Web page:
PotashCorp recently delivered a dismal third quarter, even topping it up with a tepid outlook for the full year. Meanwhile, Agrium and Mosaic have warned investors of lower sales and profits for their respective third quarters, and both will likely go PotashCorp's way in reducing their full-year guidance estimates when they report numbers early November.
If you notice, each of these companies gets the bulk of its revenue from a different nutrient. If nitrogen is the biggest contributor to Agrium's wholesale division sales, Mosaic is primarily a phosphate player, and PotashCorp relies heavily on its namesake nutrient. With all three companies sounding the warning bell, it is clear that the entire fertilizer industry has hit a roadblock.
Such situations can easily spook investors, and even lead to hasty investment decisions. So it becomes imperative to know what's going inside each nutrient market, whether recent events have changed the long-term dynamics of the industry, and what it means for your stocks going forward. I'll try to make things easier for you by answering some of those questions, beginning with the most important nutrient, nitrogen.
Who is at the top?
Before I delve deeper, take a look at this graph to get an overview of the world's fertilizer consumption and projections into 2020.
As you see, nitrogen is the most widely consumed nutrient in the world. Hence, nitrogenous products such as urea and ammonia have enjoyed consistent demand and relatively firm prices over the years. Things however, have looked different so far this year.
The looming threat
Average ammonia and urea prices have declined more than 20% each since January this year. Wet weather delayed spring application and weakened demand during the first half. Then in July, China slashed taxes on urea exports to encourage local producers to export their produce during the domestic off-season period. As a result, the U.S. market was flooded with cheap Chinese urea, resulting in over supply that put tremendous pressure on urea prices.
With China's low-tax export window open until October 31, it is easy to guess why Agrium and PotashCorp expect a soft third quarter. PotashCorp, which is the world's third -largest nitrogen company by capacity, even expects a "significant uptick" in Chinese urea exports for the rest of the year. Interestingly, CF Industries - North America's largest nitrogen producer - hasn't given any updates yet for its third quarter or the full year. But some months back, CF Industries had given investors a hint of weak days ahead when it projected "modestly lower " demand for urea from North American market in 2014". Investors can expect an update when CF Industries reports its third quarter numbers next month.
But investors shouldn't bother much about this year, or even the next. Instead, the prospects over the long run matter. If industry forecasts are anything to go by, difficult days may have just begun for nitrogen producers.
Low demand + low price + high cost = uncertain future
The International Fertilizer Industry Association foresees the imbalance in the demand and supply of nitrogen to worsen in the coming years. According to the IFA, while nitrogen capacity in the world is projected to increase 13% between 2013 and 2017, demand growth will likely stop short of 9% clip. That's a clear case of excess supply which could prevent nitrogen prices from moving up.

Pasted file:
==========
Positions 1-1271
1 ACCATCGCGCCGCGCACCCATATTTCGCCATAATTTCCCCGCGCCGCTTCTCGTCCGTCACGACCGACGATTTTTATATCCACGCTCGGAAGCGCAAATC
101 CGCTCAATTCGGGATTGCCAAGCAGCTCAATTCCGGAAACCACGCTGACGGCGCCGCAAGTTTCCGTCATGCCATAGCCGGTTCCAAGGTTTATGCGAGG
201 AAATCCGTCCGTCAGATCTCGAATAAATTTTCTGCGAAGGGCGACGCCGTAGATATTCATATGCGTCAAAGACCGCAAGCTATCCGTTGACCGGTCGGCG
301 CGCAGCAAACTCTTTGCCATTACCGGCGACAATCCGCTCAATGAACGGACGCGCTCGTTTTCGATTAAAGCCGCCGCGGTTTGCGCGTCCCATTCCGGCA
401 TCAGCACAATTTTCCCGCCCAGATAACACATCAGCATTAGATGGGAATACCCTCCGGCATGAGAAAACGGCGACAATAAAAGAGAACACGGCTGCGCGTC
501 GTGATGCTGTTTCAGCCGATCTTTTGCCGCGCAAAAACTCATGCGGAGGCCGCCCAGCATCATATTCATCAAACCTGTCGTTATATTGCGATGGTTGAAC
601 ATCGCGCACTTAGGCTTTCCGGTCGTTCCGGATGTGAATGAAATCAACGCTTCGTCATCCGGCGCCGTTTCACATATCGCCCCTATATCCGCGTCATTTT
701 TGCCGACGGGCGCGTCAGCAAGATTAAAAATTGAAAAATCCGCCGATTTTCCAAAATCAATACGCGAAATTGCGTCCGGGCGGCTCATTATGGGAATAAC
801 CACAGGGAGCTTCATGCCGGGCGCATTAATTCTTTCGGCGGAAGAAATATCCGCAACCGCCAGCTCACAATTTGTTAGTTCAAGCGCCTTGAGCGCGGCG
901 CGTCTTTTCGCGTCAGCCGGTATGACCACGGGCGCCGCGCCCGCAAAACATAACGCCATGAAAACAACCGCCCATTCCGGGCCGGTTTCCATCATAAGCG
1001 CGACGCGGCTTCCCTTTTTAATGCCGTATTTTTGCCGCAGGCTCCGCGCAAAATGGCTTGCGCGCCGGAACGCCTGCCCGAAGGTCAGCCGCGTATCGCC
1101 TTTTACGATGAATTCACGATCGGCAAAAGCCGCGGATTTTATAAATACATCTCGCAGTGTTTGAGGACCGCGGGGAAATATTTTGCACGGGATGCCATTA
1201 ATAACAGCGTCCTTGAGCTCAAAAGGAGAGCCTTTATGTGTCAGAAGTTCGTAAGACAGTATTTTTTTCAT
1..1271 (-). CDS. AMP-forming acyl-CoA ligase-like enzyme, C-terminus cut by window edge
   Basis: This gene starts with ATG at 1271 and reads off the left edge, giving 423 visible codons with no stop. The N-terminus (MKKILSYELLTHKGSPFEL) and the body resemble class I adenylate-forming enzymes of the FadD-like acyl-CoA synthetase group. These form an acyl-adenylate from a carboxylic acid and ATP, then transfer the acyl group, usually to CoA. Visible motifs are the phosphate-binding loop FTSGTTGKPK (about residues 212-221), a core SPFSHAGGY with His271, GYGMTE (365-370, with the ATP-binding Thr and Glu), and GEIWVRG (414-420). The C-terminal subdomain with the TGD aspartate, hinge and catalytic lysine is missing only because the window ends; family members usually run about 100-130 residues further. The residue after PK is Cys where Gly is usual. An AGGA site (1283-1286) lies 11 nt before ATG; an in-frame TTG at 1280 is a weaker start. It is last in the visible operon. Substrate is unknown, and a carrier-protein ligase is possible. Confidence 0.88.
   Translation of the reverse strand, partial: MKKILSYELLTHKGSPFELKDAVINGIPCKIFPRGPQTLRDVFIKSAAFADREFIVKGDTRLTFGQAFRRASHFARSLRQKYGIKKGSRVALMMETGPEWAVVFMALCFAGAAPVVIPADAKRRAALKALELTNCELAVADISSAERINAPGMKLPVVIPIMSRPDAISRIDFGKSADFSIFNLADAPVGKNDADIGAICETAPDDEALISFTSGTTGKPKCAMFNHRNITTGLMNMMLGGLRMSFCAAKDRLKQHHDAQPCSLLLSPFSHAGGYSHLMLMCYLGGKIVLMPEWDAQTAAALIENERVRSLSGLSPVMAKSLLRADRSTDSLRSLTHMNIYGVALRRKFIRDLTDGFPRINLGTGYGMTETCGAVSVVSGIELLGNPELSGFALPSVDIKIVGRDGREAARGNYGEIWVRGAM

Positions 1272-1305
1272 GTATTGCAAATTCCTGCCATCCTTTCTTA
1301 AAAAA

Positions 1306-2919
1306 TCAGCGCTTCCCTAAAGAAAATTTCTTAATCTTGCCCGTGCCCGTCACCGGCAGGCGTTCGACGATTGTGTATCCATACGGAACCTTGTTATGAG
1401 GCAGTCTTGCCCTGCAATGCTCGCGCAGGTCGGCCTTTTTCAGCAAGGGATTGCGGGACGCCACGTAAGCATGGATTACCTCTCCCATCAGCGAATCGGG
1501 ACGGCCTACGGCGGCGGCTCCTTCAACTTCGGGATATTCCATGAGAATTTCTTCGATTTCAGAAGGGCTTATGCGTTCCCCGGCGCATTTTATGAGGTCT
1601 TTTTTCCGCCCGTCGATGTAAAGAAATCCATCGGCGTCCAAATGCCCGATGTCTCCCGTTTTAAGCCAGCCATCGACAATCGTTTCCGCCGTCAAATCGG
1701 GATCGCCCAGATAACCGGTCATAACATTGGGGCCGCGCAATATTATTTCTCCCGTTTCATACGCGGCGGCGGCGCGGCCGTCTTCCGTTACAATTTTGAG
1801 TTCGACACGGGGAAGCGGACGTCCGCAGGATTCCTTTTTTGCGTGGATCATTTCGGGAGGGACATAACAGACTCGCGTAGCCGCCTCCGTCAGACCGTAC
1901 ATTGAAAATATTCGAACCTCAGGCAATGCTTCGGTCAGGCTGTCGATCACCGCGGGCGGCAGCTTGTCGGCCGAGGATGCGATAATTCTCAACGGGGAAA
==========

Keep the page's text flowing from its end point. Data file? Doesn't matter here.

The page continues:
Worse yet, prices of a key input -- natural gas -- are expected to rise in the near future. The World Bank projects the Henry Hub spot natural gas price to hover around $4.9 per million British thermal units, or MMBtu in 2017 and cross the $6 mark by 2022. That's a significant increase, and could hit the margins of nitrogen producers substantially. Here's an idea of how big that blow could be for some of the leading fertilizer companies.
Where gas hits most
Natural gas makes up anything between 70%-85% of PotashCorp's cash cost to produce ammonia. Since nitrogen makes up more than a quarter of PotashCorp's revenue, one can guess the impact of high gas prices on the company's overall margins. Agrium gives investors a clearer picture -- every change of $0.50 per MMBtu in gas price can hurt its operating earnings by $44 million and net income by $32 million.
It's no secret that nitrogen-specialist CF Industries will take the biggest hit if natural gas prices shoot up. Every $1 per MMBtu rise in nat-gas price increases CF's per ton production cost of ammonia and urea by $33 and $22, respectively. Extrapolating the 7,067,000 tons of ammonia and 2,560,000 tons of urea that CF Industries produced last year, the company's annual cost of producing the two fertilizers could increase by $233 million and $56 million, respectively for every $1 per MMBtu increase in gas price. Ouch!
The Foolish bottom line
While natural gas price is a major concern, increased production and exports of nitrogenous fertilizers out of China pose an even bigger threat to the nitrogen industry going forward. That adds a good deal of uncertainty to the growth prospects of the companies discussed above, particularly CF Industries and its subsidiary Terra Nitrogen. Long-term investors should keep this in mind, and prepare themselves for volatile times in the years to come.
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The article Natural Gas Isn't the Only Looming Threat to These Fertilizer Stocks originally appeared on Fool.com.Fool contributor Neha Chamaria has no position in any stocks mentioned. The Motley Fool owns shares of CF Industries Holdings and PotashCorp. Try any of our Foolish newsletter services free for 30 days. We Fools may not all hold the same opinions, but we all believe that considering a diverse range of insights makes us better investors. The Motley Fool has a disclosure policy.
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